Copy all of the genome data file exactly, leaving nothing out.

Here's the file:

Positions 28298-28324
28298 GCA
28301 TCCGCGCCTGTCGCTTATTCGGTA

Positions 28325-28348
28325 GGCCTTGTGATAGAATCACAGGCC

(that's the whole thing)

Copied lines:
Positions 28298-28324
28298 GCA
28301 TCCGCGCCTGTCGCTTATTCGGTA

Positions 28325-28348
28325 GGCCTTGTGATAGAATCACAGGCC